Dr. Brad Anholt
Population and Community Consequences of Antipredator Defenses in Ciliated Protozoans.
Ecology and Evolution of Sex Ratios in a marine copepod.
My research focusses on how adaptive changes in behaviour affect other members of a food-web through their indirect connections.
I have worked extensively on amphibian larvae and their predators in southern Michigan and on hybridogenic frogs in Europe. The work has demonstrated strong interdependencies between the availability of resources and mortality-risk for individuals and that changes in behaviour can alter the competitive regime.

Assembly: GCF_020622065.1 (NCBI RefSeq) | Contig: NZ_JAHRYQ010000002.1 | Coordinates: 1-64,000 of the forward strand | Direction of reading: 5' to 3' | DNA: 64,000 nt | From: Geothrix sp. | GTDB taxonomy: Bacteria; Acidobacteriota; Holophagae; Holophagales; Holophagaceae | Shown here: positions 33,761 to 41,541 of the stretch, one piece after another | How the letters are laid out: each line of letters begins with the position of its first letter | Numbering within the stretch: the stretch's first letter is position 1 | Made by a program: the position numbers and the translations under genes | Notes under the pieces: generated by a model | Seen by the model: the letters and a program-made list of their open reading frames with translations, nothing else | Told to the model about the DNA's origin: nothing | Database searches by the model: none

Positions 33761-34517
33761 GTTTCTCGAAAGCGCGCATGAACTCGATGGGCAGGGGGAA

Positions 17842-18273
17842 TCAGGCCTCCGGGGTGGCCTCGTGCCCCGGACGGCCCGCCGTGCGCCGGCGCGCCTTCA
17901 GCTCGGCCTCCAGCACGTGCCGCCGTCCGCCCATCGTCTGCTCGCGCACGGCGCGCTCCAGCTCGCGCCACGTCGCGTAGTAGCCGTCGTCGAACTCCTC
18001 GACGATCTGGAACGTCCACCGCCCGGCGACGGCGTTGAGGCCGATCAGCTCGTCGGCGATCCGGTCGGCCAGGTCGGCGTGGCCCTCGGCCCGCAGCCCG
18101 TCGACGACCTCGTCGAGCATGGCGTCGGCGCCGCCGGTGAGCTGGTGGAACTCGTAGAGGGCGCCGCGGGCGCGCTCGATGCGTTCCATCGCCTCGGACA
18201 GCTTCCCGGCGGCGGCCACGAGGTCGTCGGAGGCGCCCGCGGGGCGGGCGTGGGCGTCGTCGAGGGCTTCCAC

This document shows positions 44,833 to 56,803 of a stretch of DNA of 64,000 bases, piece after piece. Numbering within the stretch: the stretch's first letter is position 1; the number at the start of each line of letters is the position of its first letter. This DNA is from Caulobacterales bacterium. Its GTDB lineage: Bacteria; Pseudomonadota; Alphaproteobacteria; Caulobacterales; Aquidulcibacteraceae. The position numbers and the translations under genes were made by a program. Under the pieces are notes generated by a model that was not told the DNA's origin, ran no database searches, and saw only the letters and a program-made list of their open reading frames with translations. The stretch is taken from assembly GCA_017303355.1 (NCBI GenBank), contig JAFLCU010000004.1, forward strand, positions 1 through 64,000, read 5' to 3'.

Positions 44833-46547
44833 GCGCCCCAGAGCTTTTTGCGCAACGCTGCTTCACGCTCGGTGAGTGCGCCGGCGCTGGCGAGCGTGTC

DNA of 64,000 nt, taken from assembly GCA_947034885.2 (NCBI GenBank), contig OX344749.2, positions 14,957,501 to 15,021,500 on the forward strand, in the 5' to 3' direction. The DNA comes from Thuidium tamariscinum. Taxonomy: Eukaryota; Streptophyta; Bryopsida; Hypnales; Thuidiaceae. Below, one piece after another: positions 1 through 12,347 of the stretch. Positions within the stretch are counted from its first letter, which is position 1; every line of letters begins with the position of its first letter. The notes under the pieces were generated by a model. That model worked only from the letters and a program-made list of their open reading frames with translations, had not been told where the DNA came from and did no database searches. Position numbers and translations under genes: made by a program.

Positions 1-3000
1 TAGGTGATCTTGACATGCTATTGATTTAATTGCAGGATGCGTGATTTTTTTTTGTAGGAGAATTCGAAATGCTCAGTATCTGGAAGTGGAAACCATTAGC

The complex life histories of amphibians preclude a complete study of their population dynamics. So, I have established a model protozoan system to test the rapidly developing theories of the population and community dynamic consequences of induced anti-predator defenses.
In addition we have been investigating the evolution and ecology of biased sex ratios in the marine copepod Tigriopus californicus. This variation is heritable, and has an environmental component as well.